So much begins with a meal...

Polish Cheery Wine
There's much more to Polish drink than just vodka! Historically mead and beer were first. Today all are important with the addition of local specialities like sliwowica (slivovitz). And there's the whole unexplored world of nalewkas!

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Polish Mead

Mead belongs to those Polish specialties which deserve much more attention than they currently get.

It was mead, together with beer, which was the earliest alcoholic drink known in Poland. It was used there as early as in the 10th century and even before. (Indeed, mead was one of the oldest alcoholic drinks in the history of human civilization.)

Polish Mead - "Poltorak" (oneandahalfer)
Polish Mead - "Poltorak" (oneandahalfer)
small bottle

Since wine was never a dominant produce among Polish-made drinks, mead was its local substitute to some extent.

Mead was very popular with Polish nobility up to about 15th or 16th century. After that time vodka became more common. One reason was that mead was much more expensive. Its consumption gradually decreased. It remained an important part of tradition and was used on special occasions. Today high-quality meads are easily available in Poland, but the drink is not frequently used. Outside Poland hardly anyone seems to know about its merits.

Polish Mead - "Trojniak" (triple)

Polish Mead - "Trojniak" (triple)
standard bottle


Mead is produced from honey. As a matter of fact in Polish the same word – “miod” - is used for both (mead is called “miod pitny” – “drinkable honey”). Honey is mixed with water and fermented. Sometimes the mixture (wort) is boiled before the fermentation. During the production process spices are added. Cinnamon, ginger, vanilla, pepper, juniper sometimes also hop and other spices are used. Mead is then matured. Depending on mead’s kind, maturation takes from 6 month to about 4 years. High-quality meads are delicate and have subtle bouquets.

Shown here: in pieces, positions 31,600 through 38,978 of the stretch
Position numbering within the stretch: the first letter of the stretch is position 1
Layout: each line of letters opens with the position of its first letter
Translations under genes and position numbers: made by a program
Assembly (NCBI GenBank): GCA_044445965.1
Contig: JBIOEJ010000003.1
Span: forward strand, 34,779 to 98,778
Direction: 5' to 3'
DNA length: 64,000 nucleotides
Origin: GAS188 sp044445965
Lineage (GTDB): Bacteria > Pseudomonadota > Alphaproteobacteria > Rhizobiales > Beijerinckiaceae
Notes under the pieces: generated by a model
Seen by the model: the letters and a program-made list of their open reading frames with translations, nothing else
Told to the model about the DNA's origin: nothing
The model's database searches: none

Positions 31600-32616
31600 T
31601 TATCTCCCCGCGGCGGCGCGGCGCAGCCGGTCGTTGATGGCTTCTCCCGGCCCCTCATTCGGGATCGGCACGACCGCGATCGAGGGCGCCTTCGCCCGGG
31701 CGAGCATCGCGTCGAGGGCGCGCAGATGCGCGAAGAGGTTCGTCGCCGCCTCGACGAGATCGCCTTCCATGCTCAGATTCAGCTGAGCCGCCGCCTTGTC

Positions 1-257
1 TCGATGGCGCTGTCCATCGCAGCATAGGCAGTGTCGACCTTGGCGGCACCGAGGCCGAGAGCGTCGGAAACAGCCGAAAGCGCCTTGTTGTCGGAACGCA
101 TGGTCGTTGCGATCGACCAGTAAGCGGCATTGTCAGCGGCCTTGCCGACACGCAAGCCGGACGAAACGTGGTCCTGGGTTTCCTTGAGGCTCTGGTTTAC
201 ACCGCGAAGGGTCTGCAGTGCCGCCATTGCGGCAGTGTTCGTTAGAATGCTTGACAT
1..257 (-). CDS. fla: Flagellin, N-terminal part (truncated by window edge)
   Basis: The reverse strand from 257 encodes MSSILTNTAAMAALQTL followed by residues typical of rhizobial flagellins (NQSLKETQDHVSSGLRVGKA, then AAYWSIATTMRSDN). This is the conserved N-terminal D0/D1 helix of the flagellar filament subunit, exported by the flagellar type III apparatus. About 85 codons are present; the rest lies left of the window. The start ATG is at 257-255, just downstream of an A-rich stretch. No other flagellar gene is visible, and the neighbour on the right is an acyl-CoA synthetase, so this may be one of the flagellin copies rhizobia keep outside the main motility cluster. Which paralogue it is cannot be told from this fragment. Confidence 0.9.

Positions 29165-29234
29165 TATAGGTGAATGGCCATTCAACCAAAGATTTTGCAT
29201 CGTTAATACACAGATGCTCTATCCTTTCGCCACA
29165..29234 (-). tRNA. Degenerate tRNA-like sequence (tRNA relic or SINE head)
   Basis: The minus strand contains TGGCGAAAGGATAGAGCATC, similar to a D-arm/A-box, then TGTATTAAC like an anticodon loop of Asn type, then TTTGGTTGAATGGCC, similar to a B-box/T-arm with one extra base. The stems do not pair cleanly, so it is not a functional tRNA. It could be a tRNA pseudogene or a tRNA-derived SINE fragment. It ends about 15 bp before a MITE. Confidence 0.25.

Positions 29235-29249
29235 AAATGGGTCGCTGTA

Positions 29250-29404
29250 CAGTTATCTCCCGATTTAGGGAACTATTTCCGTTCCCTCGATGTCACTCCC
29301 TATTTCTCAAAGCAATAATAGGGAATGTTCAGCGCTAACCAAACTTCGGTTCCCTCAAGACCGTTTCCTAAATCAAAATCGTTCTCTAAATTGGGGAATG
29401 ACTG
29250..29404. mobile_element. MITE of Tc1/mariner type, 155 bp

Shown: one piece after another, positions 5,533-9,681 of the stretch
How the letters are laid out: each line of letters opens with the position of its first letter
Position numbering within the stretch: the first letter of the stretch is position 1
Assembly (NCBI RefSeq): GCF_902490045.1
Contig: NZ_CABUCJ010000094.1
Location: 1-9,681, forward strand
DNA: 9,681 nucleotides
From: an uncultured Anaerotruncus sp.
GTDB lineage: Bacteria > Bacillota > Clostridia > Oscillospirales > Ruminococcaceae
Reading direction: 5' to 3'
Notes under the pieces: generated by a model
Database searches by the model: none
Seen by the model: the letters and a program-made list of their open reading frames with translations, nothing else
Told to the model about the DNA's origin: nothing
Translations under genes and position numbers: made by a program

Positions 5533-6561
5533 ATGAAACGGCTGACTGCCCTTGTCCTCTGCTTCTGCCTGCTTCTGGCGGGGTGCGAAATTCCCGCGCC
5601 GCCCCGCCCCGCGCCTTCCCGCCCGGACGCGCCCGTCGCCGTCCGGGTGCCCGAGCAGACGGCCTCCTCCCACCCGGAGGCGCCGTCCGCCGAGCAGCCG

Polish Mead - "Trojniak" (triple)
Polish Mead - "Trojniak" (triple)
standard bottle

An interesting thing about mead is that it can be drunk at different temperatures and it always displays its enticing qualities. Mead’s taste and aroma are very enjoyable at room temperature. So you can just open the bottle and drink. But if the weather’s hot, a better way may be to have your mead with ice cubes and slices of lemon. You get a refreshing, sweet drink. And finally, the most special way of serving this delicacy: heated mead! Heated mead tastes best when you add some spices to it. Clove and cinnamon are perfect for it. You can also add some bee honey. A real treat! Though of course most suitable for wintertime, heated mead will also be a delicious drink in other seasons.

A refreshing glass of Polish mead
A refreshing glass of Polish mead

There are a few types of Polish mead, depending on proportions of honey and water which are used during production:

  • Poltorak (“oneandahalfer”) – 1 part of mead is diluted with a half part of water. These meads are the strongest and are matured for the longest time.
  • Dwojniak (“double”) – 1 part of mead and 1 part of water. Poltoraks and Dwojniaks are often referred to as “royal meads” because of their superior quality.
  • Trojniak (“triple”) – 1 part mead and two parts of water. Perhaps the most popular mead. Less expensive than the “royal” ones and still quite good.
  • Czworniak (“quadruple”) – yes, you’ve guessed it – 1 part of mead and three parts of water. Somewhat less good than “Czworniak”.
  • And finally – Piatak (“quintuple”) – 1 part of mead and four parts of water of course – this kind is rarely seen in stores.

Now you know the basics about Polish mead. If you have never tasted it so far – it’s definitely time you did Smile

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